Is the job market picking up? If headhunter activity is any measure (and I’m not sure it is), then maybe hiring activity is on the upswing…
A reader asks:
A recruiter I know (but have never met in person) called me about a position. I told him I was interested based on the description, reporting chain, location and salary range. After our conversation, he talked to his client about me. Before asking for my resume, the client asked him what my previous salary had been, which was about $30K more than this position’s upper limit.
Without asking me and without having received my permission previously, the recruiter divulged my salary, and the client would not proceed further based on the fact that I was “too expensive.”
Again, I knew the range of the position and had told the recruiter specifically that I was fine with that salary range. As far as I am concerned, the recruiter had no right whatsoever to divulge my salary, which I consider confidential. I believe this was a breach of ethics. What do you say?
This is very common. Once a headhunter gets your “permission” (translation: interest) regarding a position, he’s likely to discuss you in detail with his client, and any info you provided is fair game.
Remember that the headhunter’s fiduciary duty is to his client, not to you. That said, headhunters are dopes when they do what this one did. He could easily have told his client that he needed to confirm your salary history and call back with the information — and in the meantime discussed the position with you as well as how to handle your salary history with your permission. But this headhunter seems to be the client’s puppy — eager to please, loathe to take time to be a good advisor to his client. Puppy-dog headhunters are such pushovers that they do a disservice to their clients. You might have been an outstanding hire, but the client will never get a chance to find out. And that costs the headhunter, too.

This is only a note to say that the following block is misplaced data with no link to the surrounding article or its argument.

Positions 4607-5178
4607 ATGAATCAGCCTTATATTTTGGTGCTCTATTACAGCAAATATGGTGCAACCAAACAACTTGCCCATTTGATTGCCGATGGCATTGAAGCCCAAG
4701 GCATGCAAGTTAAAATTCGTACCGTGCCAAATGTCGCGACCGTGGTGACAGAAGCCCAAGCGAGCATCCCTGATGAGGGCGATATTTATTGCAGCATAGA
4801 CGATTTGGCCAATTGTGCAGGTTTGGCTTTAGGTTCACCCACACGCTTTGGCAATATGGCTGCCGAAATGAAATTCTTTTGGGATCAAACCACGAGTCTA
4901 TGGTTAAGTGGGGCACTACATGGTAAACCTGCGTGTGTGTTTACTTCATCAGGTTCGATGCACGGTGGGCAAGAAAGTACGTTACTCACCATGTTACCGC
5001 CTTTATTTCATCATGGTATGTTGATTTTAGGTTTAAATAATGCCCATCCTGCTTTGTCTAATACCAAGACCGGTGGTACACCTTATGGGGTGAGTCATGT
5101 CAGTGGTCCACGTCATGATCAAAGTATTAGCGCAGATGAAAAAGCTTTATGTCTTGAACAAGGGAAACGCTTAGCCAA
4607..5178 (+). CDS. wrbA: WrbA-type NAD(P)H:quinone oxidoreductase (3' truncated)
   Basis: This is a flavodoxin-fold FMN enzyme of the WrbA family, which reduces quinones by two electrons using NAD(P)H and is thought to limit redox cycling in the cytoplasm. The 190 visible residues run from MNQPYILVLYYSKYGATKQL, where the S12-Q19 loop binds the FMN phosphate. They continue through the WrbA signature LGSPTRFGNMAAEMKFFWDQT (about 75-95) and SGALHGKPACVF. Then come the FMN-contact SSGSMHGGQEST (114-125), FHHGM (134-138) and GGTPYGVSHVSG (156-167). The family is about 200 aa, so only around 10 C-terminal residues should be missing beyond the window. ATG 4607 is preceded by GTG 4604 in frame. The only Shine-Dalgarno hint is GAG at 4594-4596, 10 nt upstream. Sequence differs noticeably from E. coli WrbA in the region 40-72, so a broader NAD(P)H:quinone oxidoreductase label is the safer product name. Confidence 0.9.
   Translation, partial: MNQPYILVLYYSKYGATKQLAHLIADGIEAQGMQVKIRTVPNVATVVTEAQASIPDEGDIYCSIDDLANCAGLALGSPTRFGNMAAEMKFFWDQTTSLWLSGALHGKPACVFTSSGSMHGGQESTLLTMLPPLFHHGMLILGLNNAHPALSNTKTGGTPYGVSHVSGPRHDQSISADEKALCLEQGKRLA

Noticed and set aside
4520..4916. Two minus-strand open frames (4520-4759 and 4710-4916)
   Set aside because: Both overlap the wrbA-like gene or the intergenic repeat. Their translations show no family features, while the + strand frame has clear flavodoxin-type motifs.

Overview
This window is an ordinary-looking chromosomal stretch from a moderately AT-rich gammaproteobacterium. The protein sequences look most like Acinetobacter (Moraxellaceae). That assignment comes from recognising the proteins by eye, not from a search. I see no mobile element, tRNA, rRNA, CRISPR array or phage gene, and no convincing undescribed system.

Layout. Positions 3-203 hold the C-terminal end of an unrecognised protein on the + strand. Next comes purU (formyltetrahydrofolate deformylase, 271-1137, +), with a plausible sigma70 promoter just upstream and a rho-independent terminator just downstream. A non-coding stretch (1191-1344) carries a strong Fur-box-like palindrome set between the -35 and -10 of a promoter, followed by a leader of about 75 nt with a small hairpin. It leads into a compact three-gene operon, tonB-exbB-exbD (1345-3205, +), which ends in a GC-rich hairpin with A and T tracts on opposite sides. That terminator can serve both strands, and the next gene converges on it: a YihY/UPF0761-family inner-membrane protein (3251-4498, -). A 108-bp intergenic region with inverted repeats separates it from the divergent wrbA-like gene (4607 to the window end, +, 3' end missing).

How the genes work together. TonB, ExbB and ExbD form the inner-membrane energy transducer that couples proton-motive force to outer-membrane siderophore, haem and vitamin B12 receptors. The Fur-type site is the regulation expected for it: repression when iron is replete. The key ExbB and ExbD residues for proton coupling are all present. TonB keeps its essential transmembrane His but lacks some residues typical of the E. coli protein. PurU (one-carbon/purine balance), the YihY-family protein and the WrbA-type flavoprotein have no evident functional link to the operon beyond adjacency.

He should have asked your permission before divulging your salary. But like most HR people, headhunters consider salary info no big deal. Worse, they quickly use it to decide whether a candidate is “a fit.”
And that’s stupid.
Next time, be explicit about what info you want kept confidential when you talk to a headhunter. So, yah, I think it’s an ethical breach, but it’s “industry standard” with too many headhunters.
If you want to know more about the in’s and out’s of dealing with headhunters, check out How to Work with Headhunters.